While the fate of those deals rests primarily with President Obama, US business leaders say trade is one area of potential compromise between the White House and Republicans in 2011.
“Trade has been at the back of the bus for last two years and I think there's a real opportunity for trade to be in the front seat next year,” said Christopher Wenk, senior director for international policy at the US Chamber of Commerce.
Republicans are expected to pick up enough seats in the congressional elections to take control of the House, which they lost to Democrats in 2006. Democrats are likely to hold onto the Senate, but the party's opposition to trade agreements traditionally has been strongest in the House.
Other factors could influence the debate too.
Obama, who tapped into the Democratic party's aversion to free-trade deals when he ran for president in 2008, must decide whether to push Congress to approve the deals negotiated by his predecessor George W Bush and risk alienating a swath of his Democratic Party base.
Indeed, critics of the deals, such as Public Citizen's Global Trade Watch, say Obama risks his own re-election in 2012 if he pushes the three agreements through without big changes.
“We're looking at over 100 House races where Democrats are playing defense and those campaigning on ‘fair trade' themes appear a lot more likely of succeeding,” said Todd Tucker, research director for Global Trade Watch.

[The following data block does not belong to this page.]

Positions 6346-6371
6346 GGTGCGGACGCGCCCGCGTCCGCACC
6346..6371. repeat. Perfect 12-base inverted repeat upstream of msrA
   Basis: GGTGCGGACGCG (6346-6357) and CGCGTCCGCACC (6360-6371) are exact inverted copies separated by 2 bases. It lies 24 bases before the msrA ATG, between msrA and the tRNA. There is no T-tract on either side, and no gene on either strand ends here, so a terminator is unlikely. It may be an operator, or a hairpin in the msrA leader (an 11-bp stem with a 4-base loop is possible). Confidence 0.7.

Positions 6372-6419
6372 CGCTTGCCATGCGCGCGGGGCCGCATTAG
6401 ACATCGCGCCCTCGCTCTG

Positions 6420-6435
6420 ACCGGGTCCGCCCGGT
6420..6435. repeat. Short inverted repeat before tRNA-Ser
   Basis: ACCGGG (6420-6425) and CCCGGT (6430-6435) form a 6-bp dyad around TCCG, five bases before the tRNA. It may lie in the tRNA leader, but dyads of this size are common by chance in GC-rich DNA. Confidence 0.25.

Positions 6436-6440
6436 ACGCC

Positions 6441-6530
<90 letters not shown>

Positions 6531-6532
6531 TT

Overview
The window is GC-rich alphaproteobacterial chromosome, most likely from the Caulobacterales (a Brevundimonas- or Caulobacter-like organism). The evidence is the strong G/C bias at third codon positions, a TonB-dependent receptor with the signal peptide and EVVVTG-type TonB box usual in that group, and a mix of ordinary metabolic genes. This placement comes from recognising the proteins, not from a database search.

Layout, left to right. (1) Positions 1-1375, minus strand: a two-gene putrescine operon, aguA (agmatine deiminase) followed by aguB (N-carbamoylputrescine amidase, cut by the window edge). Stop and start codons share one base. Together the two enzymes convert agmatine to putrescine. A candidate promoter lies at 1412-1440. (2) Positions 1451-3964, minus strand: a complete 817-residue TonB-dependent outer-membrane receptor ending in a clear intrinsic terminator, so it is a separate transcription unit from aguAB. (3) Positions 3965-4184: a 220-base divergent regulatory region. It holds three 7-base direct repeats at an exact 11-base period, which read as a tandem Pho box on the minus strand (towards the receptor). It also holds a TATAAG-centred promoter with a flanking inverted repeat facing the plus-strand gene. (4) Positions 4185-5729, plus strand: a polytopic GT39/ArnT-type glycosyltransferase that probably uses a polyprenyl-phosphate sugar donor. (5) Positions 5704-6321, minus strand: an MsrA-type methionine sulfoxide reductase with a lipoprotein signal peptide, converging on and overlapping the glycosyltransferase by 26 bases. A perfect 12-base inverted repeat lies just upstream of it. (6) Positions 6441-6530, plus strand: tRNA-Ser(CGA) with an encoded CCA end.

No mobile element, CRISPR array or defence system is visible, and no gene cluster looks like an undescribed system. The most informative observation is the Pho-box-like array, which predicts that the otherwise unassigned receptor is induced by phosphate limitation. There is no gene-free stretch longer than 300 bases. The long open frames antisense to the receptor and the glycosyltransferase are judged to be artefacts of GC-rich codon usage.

If the recovery of the US economy remains sluggish – and unemployment holds near 10 percent – Obama could face voters in 2012 who are even more skeptical of trade deals. That would hurt his chances in Ohio, Pennsylvania, North Carolina and Virginia — states that were important in his 2008 victory.
Tea Party influence
Another wild card? The Tea Party movement and what side of the trade debate it will join. Tea Party candidates, who favor a smaller, less expensive federal government, could win dozens of seats.
Representative Kevin Brady, a Texas Republican, said he thought most would support the pacts.
But some analysts see a more mixed effect.
“Some of these Tea Party advocates may not be automatic votes for trade agreements. I think some of the Tea Party members are prone to the more populist rhetoric about foreign influence and jobs going overseas,” said Dan Griswold, director of trade studies at the Cato Institute.
“They'll help boost the overall number of Republicans, but also increase the size of the more trade-skeptical faction within the Republican caucus,” Griswold said.
Representative Dave Camp, a Michigan Republican in line to become chairman of the House Ways and Means Committee if Republicans take control, has promised he would hold early hearings on the three trade agreements.
Republicans also could make a push to give Obama new “fast track” authority to negotiate trade deals, which would send a positive signal of US interest in finishing the nine-year-old Doha round of world trade talks.
The current Ways and Means chairman, Sander Levin, a Michigan Democrat, has been so loathe to deal with trade that he has not once invited Obama's chief trade negotiator, US Trade Representative Ron Kirk, to testify publicly.
Obama has moved slowly toward embracing the pacts since entering the White House, especially the one with South Korea.
But many Democrats say they can only support the trade deal if the president persuades the Koreans to accept other difficult demands in areas such as the pact's investment chapter and its financial services provisions.